We’ve seen more sunrises and sunsets in the past 10 days than in the past 10 years! Our early morning journey to Hampi requiring a pre-dawn wake-up was a 7 hour train ride covering about 350km over the western ghats (mountain range). Travelling on Indian trains is confusing to say the least as there are 7 classes and different types of trains offering different classes. There’s the usual 1st, 2nd and 3rd but also AC and non-AC, sleeper or chair, 2 tier or 3 tier, and figuring out the benefits of the different classes, which train has which classes and more importantly how to book seats, is worth a whole post in itself. For a little less than $15, we got 2nd class 2 tier AC berths which basically means that you have berths in a compartment for 4 people. Perfect, as two can sit on the lower berth and read or whatever and if you want to take a nap, both upper and lower berths are available. Linen is provided and it;s very pleasant to lie and doze to the steady rumbling sound of the train in motion. Everytime the train stops, a fleet of vendors hop on board selling drinks, snacks, fruit, and chai. Then orders are taken for lunch, usually chicken or vegetable biriyani. The journey is never dull and you get a better sense of the country than travelling by air.
Anyway, enough about the trains. We arrived at Hospet junction and took a tuk tuk to Hampi. Words cannot describe this stupendous place, now a UNESCO world heritage site. Giant boulders cover the hills while stone temples with spectacular carvings dot the landscape with the Tungabadhra river running through it. Site of the Hindu Vijayanagar dynasty between the 14th to 16th century, it was reputed to be larger than any 15th century European city including London and Paris. However, its glory did not last long as it was overcome by the Deccan Moslem Sultanates who laid siege to it for 6 months and finally systematically destroyed it. Significant archaeological work is in progress and many of the temples and monuments covering an area of 26 sq km have been unearthed and restored. It really is spectacular and quite unbelievable. If you look closely at the picture on the right, you will see a tiny speck, which is actually a figure in a white shirt, on the extreme right which gives some sense of the scale of the boulders and temples.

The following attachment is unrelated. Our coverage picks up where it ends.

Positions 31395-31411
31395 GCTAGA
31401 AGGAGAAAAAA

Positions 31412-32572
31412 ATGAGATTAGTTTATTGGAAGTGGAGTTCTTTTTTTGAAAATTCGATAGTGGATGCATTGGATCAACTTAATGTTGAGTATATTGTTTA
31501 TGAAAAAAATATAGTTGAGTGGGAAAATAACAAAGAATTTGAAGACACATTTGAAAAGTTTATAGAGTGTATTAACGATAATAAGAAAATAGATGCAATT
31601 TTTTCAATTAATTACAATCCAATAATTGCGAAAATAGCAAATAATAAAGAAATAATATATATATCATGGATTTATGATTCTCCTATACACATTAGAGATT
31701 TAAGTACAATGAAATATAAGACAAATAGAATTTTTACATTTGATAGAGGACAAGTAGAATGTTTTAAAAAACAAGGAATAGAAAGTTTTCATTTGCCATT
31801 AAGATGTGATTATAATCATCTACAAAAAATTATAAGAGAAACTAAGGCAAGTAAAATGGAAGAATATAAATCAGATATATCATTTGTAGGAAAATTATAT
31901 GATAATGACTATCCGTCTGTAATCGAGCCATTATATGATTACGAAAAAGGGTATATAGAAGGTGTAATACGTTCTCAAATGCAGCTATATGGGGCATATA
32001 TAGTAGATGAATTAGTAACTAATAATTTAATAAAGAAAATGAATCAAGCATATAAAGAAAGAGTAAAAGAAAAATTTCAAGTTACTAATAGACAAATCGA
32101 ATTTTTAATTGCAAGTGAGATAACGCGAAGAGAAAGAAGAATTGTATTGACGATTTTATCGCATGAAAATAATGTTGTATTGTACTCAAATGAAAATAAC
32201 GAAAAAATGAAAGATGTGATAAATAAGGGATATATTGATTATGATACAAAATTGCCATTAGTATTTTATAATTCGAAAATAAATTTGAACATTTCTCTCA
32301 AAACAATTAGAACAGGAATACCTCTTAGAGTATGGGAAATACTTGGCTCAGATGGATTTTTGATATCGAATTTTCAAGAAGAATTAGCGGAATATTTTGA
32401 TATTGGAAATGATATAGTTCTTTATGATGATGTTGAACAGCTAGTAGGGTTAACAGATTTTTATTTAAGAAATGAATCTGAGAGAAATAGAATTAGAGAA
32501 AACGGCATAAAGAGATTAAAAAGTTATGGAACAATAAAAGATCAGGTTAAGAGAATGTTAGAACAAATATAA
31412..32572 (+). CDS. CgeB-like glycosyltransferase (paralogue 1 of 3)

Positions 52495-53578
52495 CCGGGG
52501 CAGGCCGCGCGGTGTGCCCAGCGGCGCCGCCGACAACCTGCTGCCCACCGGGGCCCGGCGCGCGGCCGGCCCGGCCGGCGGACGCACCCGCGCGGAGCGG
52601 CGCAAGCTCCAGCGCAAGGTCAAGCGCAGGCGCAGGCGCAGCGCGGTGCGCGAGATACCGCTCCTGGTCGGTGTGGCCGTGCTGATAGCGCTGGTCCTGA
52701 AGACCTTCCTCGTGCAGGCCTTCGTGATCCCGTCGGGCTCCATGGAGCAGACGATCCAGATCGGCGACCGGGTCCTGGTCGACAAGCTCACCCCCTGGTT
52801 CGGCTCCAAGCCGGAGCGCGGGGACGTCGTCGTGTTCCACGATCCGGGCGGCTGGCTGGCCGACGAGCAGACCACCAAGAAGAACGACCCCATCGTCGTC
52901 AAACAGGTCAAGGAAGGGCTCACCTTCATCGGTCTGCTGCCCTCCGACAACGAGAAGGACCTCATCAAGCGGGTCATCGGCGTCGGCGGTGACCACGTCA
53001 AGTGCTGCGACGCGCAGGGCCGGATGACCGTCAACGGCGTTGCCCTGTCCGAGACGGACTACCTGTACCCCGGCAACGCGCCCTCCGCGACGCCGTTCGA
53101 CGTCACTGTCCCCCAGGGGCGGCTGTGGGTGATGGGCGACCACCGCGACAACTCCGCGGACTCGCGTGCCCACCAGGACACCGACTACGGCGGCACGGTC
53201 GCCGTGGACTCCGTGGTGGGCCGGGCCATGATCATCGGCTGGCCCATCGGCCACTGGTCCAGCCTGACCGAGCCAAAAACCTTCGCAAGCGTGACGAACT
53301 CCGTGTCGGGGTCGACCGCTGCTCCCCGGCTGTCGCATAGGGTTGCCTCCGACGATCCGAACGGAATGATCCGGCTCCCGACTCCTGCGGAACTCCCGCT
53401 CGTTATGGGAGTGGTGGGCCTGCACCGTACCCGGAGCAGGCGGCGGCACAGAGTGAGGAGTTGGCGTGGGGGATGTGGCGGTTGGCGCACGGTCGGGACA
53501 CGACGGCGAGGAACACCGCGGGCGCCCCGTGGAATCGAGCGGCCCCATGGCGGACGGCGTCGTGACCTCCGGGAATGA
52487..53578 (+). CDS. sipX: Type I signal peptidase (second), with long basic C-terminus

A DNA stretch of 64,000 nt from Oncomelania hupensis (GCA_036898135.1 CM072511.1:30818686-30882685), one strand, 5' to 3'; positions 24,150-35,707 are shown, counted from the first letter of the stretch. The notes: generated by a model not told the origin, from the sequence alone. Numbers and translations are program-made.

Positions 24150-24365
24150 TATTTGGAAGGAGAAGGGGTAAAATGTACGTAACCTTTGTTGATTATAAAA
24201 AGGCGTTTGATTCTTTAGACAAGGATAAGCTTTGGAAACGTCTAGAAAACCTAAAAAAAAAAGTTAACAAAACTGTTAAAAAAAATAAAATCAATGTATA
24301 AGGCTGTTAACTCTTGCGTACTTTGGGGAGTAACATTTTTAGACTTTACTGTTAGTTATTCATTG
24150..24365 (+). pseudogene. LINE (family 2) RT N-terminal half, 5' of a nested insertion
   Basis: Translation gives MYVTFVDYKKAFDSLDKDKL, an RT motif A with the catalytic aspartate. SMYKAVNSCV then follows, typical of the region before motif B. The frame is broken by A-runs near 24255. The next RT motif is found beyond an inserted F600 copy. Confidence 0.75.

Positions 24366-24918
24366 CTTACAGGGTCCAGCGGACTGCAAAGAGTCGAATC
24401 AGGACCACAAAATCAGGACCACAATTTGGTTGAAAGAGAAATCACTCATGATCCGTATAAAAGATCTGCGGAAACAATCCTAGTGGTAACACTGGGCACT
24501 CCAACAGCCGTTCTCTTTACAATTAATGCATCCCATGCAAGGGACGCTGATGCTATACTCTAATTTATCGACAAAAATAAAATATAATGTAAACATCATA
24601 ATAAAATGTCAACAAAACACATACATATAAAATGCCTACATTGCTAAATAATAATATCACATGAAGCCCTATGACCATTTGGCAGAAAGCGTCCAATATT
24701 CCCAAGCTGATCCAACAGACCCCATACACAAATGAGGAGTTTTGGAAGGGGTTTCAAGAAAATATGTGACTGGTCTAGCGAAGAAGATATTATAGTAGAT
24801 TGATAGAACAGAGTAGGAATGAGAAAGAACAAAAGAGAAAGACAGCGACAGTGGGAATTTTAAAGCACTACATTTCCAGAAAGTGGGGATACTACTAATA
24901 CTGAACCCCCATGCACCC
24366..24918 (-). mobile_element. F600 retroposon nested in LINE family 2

We stayed across the river in a lovely location bordering on rice paddy fields and took a little ferry boat to cross to the village and the side where most of the temples are located. The morning crossing was the best part as there was always a lot of activity on the other side. The temple elephant taking a bath in the river, snake charmers, musicians, children going to school and of course vendors of crafts and fruit. The rental scooters were a godsend as we were able to ride around the countryside and see the sights at our leisure.
It was seriously hot so we confined our sightseeing to the morning before noon and the afternoon after 3pm which left the right amount of time for lunch and a nap. A few beers would have been nice but Karnataka is a ‘dry’ state so we had to confine ourselves to water which was perhaps a good thing! Next we go to Kerala.